“They were removed at a time when archaeology operated very differently, and that was considered by archaeologists to be completely fine, even though it was not considered to be okay by the Indigenous descendants of the people who were removed,” Reeder-Myers said.
Until the 20th century, archeologists, anthropologists and collectors took Native remains and sacred objects during expeditions on tribal lands, The Associated Press reported.
Some remains were sought after for scientific purposes, and bodies were collected by government agencies after battles with tribes. Museums also wanted these items to establish collections, and academic institutions used them as teaching tools.
Temple’s collection of Indigenous ancestors are not on display or used for educational purposes or analysis.
“We do not use them to teach, we do not use them for analysis, research, anything,” Reeder-Myers said. “They are left alone for the time being while we work towards repatriation.”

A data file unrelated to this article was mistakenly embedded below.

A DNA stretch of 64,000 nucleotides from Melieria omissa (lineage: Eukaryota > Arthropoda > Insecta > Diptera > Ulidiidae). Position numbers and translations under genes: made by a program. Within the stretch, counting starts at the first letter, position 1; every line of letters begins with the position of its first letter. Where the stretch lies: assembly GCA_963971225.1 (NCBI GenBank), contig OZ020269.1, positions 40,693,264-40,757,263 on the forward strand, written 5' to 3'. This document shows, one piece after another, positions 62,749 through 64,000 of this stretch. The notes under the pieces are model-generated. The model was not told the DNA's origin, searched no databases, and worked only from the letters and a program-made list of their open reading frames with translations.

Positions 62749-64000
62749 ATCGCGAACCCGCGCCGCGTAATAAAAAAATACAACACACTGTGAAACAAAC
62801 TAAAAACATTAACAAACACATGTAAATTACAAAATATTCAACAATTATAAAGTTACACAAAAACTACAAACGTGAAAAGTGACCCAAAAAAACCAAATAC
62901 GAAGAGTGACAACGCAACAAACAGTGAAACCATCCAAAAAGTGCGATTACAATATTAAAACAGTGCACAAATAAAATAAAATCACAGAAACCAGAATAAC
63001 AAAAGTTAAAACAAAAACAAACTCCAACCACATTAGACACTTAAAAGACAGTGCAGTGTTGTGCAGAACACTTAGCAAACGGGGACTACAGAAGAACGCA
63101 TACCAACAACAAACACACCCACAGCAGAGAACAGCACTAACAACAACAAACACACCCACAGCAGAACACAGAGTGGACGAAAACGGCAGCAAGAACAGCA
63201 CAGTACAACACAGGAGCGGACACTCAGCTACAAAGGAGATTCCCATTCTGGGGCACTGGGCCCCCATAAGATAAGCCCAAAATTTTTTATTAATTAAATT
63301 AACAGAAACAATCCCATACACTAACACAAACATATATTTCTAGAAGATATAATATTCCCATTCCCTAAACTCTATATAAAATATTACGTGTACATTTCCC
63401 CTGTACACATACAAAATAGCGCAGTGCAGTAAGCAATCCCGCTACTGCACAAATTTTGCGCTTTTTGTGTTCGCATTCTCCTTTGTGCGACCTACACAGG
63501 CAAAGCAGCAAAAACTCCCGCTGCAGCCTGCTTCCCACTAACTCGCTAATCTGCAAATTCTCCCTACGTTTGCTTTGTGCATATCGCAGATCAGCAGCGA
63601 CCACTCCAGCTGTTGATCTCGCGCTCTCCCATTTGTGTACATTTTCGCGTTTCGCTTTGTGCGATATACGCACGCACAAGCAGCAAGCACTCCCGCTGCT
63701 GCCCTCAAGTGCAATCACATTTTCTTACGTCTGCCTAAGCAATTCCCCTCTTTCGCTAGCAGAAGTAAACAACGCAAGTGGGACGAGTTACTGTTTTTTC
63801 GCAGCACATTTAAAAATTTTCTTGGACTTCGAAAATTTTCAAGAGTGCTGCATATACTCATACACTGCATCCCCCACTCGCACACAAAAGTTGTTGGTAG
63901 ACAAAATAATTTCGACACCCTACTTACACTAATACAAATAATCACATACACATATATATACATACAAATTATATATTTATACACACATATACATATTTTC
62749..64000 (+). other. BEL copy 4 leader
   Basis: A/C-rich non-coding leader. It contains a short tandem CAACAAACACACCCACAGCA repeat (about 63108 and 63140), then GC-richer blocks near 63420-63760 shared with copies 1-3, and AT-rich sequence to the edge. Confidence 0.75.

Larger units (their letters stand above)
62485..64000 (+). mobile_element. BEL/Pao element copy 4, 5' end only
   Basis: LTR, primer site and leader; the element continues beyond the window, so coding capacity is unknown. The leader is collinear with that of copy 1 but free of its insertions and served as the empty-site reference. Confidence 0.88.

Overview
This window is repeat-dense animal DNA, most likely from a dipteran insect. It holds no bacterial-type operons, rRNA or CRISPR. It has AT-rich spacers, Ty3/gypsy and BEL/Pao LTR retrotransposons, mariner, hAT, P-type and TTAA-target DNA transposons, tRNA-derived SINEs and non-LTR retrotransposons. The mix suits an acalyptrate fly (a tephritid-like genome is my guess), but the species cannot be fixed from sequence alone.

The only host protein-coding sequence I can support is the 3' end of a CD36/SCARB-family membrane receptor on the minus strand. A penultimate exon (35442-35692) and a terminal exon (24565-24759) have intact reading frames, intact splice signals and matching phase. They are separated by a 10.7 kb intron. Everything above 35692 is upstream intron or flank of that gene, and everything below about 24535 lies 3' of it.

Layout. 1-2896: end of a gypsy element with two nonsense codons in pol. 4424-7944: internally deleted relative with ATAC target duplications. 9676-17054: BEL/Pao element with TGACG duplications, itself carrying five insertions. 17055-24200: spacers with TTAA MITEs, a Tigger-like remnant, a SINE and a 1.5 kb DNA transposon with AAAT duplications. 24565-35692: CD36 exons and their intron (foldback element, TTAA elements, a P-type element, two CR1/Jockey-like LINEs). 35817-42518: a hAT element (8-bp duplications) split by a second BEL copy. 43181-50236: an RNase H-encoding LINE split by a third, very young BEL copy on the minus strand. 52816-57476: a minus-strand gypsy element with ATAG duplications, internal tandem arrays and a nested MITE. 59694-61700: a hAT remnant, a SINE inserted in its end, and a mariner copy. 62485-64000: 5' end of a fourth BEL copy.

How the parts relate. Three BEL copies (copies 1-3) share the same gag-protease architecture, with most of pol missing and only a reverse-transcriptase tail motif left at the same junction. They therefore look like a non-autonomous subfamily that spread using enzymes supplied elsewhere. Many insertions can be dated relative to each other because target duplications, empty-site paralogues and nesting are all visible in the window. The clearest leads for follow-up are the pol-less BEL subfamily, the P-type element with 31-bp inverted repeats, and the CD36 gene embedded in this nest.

Other Philadelphia institutions also possess Indigenous remains, including the Wagner Free Institute of Science, University of Pennsylvania’s Museum of Archaeology and Anthropology and the Mütter Museum.
Repatriation is the process in which human remains and certain types of cultural items are returned to lineal descendants, Indian tribes and Native Hawaiian organizations, according to the National Museum of the American Indian.
Temple’s Department of Anthropology has only completed the repatriation of ancestors from two different locations to the rightful tribal groups, but the university says they are dedicated to completing the process.